Japan and France's loan agreement with the Philippines also propelled the PCG's acquisition of brand new vessels. Japan International Cooperation Agency (JICA) funded the construction and delivery of the ten 44-meter Multi-Role Response Vessels (MRRV), which are now strategically deployed nationwide. Japan will also be supplying two 94-meter Offshore Patrol Vessels (OPV) to the PCG in 2022. For France, it funded and built four 24-meter patrol boats and the PCG's first 82-meter OPV. Unlike the Armed Forces of the Philippines (AFP), the PCG's acquisition agreement with foreign countries is not that complicated to execute.
Interestingly, most security analysts interpret this foreign support in curtailing China's territorial claim or boosting the Philippines' capability in asserting its territorial claims. However, such an assessment is a departure from how they interpreted Duterte's posture in the South China Sea. To analyze whether these vessels were intended to be used for PCG's increasing role in patrolling the disputed waters, it is necessary to look into its length, materials used for its construction, and even capability. Evidently, these vessels were not designed for this specific purpose alone; instead, its utilization is most beneficial on the domestic overtones for an archipelagic country like the Philippines.
This is why the current administration, despite its averseness in tackling the dispute, supported the PCG modernization. The government recognized the benefit of strengthening the PCG in protecting the maritime trade, strengthening maritime cooperation in addressing non-traditional security threats in the region, and addressing domestic concerns. PCG's multitude of roles from maritime safety to marine environmental protection and maritime law enforcement is the reason why it continuously gained support from the past and present administrations.
The PCG’s contribution to national security could not be exclusively determined by its presence in the WPS. It would be unfair to the men and women who are on 24/7 duty risking their lives to faithfully perform their roles not just in the maritime sector but even at the traffic-congested roads, airports, port facilities, and train stations. It is worth noting that the Philippine National Security Strategy averred that national security is not just anchored on the traditional concept of national defense. However, it includes the welfare of its people, the promotion of economic development, and protecting the environment. Interestingly, these are the areas that the PCG’s mandates enduringly targets to accomplish daily.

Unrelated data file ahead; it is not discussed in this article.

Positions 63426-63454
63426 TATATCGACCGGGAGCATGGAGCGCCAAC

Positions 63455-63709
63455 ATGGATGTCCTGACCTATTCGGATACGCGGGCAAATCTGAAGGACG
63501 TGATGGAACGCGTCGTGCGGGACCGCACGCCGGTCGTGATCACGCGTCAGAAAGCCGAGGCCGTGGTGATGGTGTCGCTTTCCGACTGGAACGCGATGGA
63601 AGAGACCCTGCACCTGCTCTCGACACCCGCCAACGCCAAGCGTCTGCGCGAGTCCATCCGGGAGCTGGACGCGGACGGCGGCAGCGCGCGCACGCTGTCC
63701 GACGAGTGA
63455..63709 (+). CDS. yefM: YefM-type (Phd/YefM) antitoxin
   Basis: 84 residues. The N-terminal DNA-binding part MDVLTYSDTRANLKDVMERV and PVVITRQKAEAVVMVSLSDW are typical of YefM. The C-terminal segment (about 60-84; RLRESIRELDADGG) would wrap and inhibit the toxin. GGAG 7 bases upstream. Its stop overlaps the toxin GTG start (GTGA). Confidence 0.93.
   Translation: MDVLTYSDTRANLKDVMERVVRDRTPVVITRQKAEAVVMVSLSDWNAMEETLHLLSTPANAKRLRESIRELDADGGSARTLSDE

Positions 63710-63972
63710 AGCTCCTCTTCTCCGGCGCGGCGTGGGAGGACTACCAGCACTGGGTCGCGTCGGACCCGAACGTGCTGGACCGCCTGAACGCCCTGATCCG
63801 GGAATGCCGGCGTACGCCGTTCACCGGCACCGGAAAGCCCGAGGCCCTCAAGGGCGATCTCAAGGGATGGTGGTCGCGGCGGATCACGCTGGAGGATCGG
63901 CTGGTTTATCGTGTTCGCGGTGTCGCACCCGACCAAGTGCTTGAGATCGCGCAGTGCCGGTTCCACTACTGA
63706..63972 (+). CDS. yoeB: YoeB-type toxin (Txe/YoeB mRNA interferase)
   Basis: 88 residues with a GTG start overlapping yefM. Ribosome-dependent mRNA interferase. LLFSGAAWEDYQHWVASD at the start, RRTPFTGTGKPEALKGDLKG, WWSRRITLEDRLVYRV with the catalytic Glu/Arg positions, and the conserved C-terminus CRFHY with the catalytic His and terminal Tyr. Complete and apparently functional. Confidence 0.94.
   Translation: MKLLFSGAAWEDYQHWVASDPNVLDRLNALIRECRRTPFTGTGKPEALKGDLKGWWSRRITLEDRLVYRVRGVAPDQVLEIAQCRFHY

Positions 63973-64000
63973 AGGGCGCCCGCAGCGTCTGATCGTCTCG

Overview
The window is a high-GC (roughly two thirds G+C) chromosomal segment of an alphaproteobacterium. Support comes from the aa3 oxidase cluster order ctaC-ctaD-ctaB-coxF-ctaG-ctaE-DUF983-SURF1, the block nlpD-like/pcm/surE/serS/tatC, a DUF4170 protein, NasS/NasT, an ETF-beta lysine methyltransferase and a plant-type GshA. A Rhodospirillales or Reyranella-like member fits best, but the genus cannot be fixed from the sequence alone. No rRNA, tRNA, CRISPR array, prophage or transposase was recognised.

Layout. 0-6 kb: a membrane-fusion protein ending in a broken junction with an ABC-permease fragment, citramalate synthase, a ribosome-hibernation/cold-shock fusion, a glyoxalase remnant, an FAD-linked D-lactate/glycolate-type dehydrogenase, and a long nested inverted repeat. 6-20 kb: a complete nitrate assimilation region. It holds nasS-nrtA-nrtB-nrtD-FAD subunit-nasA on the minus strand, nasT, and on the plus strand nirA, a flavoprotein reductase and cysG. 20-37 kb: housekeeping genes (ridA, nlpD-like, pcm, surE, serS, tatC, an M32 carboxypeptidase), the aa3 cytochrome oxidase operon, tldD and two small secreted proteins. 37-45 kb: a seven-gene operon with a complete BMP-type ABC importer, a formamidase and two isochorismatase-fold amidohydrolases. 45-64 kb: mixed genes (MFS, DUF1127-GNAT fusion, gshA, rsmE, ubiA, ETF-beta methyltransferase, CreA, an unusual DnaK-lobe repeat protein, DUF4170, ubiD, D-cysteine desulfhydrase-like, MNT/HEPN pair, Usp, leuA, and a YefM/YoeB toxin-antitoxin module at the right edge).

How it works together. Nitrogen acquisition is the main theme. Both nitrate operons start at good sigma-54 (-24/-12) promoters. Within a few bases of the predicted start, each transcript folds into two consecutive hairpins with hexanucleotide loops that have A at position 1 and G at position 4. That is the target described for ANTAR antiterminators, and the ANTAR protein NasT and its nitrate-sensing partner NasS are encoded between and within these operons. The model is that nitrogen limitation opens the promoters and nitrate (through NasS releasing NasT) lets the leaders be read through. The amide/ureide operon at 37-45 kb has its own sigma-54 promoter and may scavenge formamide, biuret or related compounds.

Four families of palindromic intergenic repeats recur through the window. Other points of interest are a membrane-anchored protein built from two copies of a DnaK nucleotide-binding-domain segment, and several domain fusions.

The PCG’s multi-mission capability allowed it to weather the presidential transitions from Arroyo to Duterte. Though these administrations had different priorities and strategies, the PCG’s adoptability and acceptability on the strategic direction of whoever the President is permitted it to gain support. Its emergence in the next coming years is to be expected. It could not be impeded by the upcoming election next year, considering that PCG’s contribution to national security is too significant not to notice.
Jay Tristan Tarriela is a commissioned officer of the Philippine Coast Guard with the rank of Commander and is currently a Ph.D. candidate and a Japan International Cooperation Agency (JICA) scholar at the National Graduate Institute for Policy Studies (GRIPS) under the GRIPS Global Governance (G-cube) Program in Tokyo, Japan. He is also a Young Leader with Pacific Forum, Honolulu. All views expressed in this article are his own and do not necessarily represent the official stand of any particular institution.